If some greedy god
stole you away from me; if
the moon and her sun stole
away into the night; if our
love was plucked like a pear
from its tree —
I would burn down every
door to find you again. I would
tear through every layer of
hell, screaming with my mouth
full of light, and I would unhinge you
from your darkness, from your
I would take you
back from the demons that had
clawed you so far into yourself
that you counted six feet
between your skin and your
bones. I would shred open my
so that you could see
what I hold inside of me;
to show you all the light
I had swallowed from your
Think of dictionaries.
Think of table tops — of cherry trees, elms, of pines
and oak — how once we may have touched them, run our hands over
their knots, written love into their bark like confessions.
There is the organic and then there are the sharp corners
where I grew up. The ninety degrees of Manhattan and the
way we are always expected to grow upward instead of
We take from the earth without
apologies, as if being human means owning — uprooting roots from
our home so that we can fall in love over countertop discussions, so that
you can ask me out for coffee, so that we can fall in love over and over again
in the park that man had dug out and built just for this purpose: so that
we could one day kiss underneath these strategically placed streetlights.
kiss, as the director
claps, whispers ‘end scene,’ and stops filming our
We forget that every action has an equal and opposite reaction. We
forget that our life is only picking up and leaving things behind — spilling
milk as we mop it all up.
Our vocabulary falls over us and rewords itself,
our letters warping as we speak them — our syntax a taxing sin.
This is our humanity. We touch and hope we don’t set off
cataclysms. We catch fireflies and write about things that move us
instead of how we are trying to halt the earth’s rotation, put it at a
higher speed, make it suit us better.
We can never be happy with what we have. We can never be
just content with our April morning, sitting outside beneath the
shade of an oak tree, the sun lapping our cheekbones, a blue jay caught
in the wind. Aero – for flight. Plane — its wings caught
Richard SikenDriving, dogs barking, how you get used to it, how you make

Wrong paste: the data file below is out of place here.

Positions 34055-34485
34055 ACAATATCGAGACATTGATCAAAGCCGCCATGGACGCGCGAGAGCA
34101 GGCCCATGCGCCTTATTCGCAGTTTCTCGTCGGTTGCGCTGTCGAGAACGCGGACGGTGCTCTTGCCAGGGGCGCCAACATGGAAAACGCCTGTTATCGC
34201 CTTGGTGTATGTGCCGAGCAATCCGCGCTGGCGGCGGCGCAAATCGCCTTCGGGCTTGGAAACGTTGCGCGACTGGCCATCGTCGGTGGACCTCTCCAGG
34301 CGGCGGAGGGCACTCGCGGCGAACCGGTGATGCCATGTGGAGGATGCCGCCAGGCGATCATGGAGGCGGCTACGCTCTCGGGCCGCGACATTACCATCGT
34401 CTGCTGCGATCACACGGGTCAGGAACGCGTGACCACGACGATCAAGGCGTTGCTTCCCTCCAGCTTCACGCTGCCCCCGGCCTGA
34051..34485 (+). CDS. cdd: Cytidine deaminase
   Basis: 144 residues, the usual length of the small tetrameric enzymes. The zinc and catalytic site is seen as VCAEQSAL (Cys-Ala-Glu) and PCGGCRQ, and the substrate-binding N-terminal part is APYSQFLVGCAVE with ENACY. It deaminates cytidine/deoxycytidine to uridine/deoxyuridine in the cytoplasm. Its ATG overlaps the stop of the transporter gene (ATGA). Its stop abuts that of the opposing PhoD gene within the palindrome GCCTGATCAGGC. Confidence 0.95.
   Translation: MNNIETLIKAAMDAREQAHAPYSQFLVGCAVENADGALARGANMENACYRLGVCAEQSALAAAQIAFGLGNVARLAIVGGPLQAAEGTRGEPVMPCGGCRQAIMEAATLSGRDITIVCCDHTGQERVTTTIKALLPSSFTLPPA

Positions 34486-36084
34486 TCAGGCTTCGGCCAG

the new street yours.
Trees outside the window and a big band sound that makes you feel like
a feeling that lasts for one song maybe,
the parentheses all clicking shut behind you.
The way we move through time and space, or only time.
The way it's night for many miles, and then suddenly
it's not, it's breakfast
and you're standing in the shower for over an hour,
holding the bar of soap up to the light.
I will keep watch. I will water the yard.
Knot the tie and go to work. Unknot the tie and go to sleep.
I sleep. I dream. I make up things
that I would never say. I say them very quietly.
The trees in wind, the streetlights on,
the click and flash of cigarettes
being smoked on the lawn, and just a little kiss before we say goodnight.
It spins like a wheel inside you: green yellow, green blue,
green beautiful green.
It's simple: it isn't over, it's just begun. It's green. It's still green.
A year ago: Preface to a Twenty Volume Suicide Note, Amiri Baraka
Two years ago: Holy Sonnet XIV, John Donne
Are the majority of kids there juniors and seniors?
not really, actually! it ranged from rising sophomores (if there were freshmen, i didnt know of any, but my suitemates were all a year younger than me) to people who had just finished their senior years. i spent the most time with rising juniors and seniors, though, and i was a rising junior then. i kind of had the impression most of my department was older than me though? but this is just creative writing, so i cant say for the rest of csssa.
Is there a gym at csssa because I really want to continue working out if I do get in
hey! as far as i can recall, there is not.
one super athletic guy in my department was on the swim team in his school and swam back and forth the pool basically every day though; my room overlooked the swimming pool beside chouinard and he like. did push ups between laps. if you have your own hand weights or whatever little portable equipment you use to work out, you can bring those for sure. or do exercises for those four weeks that dont require a gym? ;;